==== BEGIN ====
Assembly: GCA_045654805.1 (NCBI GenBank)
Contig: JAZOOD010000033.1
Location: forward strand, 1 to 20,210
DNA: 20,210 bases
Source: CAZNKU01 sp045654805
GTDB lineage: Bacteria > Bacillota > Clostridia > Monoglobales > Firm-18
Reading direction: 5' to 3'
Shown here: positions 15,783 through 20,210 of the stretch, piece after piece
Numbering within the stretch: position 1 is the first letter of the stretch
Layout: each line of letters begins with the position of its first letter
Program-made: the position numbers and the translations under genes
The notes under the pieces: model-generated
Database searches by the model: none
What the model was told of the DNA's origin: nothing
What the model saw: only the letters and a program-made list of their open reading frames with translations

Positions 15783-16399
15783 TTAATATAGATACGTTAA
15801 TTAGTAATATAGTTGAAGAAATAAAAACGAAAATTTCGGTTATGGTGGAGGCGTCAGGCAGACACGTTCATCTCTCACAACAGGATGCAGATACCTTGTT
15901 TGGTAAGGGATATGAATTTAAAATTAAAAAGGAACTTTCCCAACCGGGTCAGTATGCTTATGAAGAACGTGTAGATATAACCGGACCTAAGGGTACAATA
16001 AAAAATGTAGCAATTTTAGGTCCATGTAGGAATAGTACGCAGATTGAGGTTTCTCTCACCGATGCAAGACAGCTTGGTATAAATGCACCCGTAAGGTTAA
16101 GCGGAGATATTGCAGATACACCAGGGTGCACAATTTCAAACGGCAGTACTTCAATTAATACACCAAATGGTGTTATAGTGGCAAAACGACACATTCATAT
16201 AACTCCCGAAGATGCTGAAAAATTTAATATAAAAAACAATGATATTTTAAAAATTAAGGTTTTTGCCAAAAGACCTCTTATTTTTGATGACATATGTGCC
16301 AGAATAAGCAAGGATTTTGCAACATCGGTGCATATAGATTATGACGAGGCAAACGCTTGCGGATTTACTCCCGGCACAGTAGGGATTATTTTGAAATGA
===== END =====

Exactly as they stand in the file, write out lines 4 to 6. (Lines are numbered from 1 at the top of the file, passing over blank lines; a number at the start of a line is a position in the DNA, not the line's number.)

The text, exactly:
DNA: 20,210 bases
Source: CAZNKU01 sp045654805
GTDB lineage: Bacteria > Bacillota > Clostridia > Monoglobales > Firm-18